In this way, I learned that insects in this subphylum have 6 pairs of appendages – i.e. 4 pairs of walking legs, 1 pair of chelicerae (the so-called ‘fangs’) and 1 pair of pedipalps (which resemble ‘feelers’, but aren’t). They have no mandibles (i.e. chewing parts – well, that’s a comfort! Wouldn’t want them CHEWING me, now would we?!), and no antennae (I’m not sure how these differ from ‘feelers’ or ‘pedipalps’). They also consist of 2 body sections – a prosoma and an opisthosoma.
Esther did a fantastic job in making everything biological and zoological sound fascinating. She drew on a wealth of practical experience and amusing (and scary) anecdotes, which not only entertained us, but also settled my nerves and distracted me from all those languidly squirming legs….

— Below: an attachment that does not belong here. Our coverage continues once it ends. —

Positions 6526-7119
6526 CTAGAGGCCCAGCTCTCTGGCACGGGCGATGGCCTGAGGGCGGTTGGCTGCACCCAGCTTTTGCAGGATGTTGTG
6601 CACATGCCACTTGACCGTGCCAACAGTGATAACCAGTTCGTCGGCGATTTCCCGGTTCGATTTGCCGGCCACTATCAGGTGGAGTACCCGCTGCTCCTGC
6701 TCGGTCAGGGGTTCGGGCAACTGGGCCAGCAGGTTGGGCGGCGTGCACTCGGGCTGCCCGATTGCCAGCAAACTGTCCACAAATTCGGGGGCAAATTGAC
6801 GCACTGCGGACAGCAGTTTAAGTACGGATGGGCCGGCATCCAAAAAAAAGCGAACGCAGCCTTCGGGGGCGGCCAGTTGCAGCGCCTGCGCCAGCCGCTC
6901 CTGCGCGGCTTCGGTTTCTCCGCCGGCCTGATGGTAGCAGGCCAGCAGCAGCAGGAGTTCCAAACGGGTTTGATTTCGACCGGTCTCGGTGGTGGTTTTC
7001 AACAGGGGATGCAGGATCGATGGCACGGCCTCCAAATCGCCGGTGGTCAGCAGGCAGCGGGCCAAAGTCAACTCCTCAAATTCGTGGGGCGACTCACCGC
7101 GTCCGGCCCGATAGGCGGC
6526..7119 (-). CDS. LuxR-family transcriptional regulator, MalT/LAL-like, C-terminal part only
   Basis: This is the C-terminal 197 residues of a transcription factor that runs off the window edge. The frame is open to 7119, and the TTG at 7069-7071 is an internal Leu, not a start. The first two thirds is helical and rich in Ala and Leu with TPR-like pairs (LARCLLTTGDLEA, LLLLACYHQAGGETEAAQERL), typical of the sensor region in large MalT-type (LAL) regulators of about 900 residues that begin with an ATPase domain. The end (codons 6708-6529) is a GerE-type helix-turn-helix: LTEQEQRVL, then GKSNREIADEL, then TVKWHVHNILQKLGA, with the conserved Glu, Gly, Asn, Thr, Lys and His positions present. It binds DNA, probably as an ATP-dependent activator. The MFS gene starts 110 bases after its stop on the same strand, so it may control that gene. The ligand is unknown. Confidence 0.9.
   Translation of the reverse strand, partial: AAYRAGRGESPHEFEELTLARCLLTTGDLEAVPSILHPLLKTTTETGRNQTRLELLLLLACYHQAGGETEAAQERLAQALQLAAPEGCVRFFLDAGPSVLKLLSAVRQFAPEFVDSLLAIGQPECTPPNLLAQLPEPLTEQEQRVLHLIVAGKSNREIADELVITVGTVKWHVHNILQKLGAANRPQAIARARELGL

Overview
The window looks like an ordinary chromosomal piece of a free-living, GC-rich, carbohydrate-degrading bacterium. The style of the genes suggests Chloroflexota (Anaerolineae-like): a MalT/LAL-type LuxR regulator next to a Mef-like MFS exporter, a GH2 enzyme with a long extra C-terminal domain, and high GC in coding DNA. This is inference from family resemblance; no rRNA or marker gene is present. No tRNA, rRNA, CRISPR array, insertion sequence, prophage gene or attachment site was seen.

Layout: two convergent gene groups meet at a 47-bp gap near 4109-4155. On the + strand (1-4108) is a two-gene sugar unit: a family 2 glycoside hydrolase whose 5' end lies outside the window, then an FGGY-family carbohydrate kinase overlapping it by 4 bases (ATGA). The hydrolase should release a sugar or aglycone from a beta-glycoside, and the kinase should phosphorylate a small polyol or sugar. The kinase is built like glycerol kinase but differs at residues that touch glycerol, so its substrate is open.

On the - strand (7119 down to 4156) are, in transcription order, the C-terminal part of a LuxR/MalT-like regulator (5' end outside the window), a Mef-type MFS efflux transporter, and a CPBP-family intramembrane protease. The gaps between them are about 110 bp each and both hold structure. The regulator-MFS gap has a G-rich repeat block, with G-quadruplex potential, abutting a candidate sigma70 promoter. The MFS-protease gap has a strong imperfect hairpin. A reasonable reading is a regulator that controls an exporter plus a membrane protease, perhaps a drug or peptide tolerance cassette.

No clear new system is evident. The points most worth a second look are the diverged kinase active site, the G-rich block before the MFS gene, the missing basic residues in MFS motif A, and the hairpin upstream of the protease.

For instance, she told us that arachnids belonging to the subclass Solifugae (she mentioned the Afrikaans names of haarskeerder, baardskeerder – as in hairshaver, beardshaver – based on the truly terrifying old wives’ tale that they will eat your hair or beard when you are asleep) are very hairy and very fast, and look like a piece of fluff being blown around by the wind. They are neither spiders nor scorpions; although they are aggressive and have strong jaws (so they can bite), they do not have venom glands, and are found mostly in arid regions, like the Karoo and in Iraq. (Well, Iraq is an easy place to avoid, but the Karoo is just up the road…. I’m going to have to re-think that fantasy of retiring to a little dorp on the vlakte…) Apparently, they can’t see that well, but they do chase shadows, because they are quite vulnerable to birds (?!), so when you move, they will follow you – which I would think feels as though they are chasing you! But – her advice (!): Just stand still, and they will hide between your feet, and they won’t climb up you. OH REALLY?!!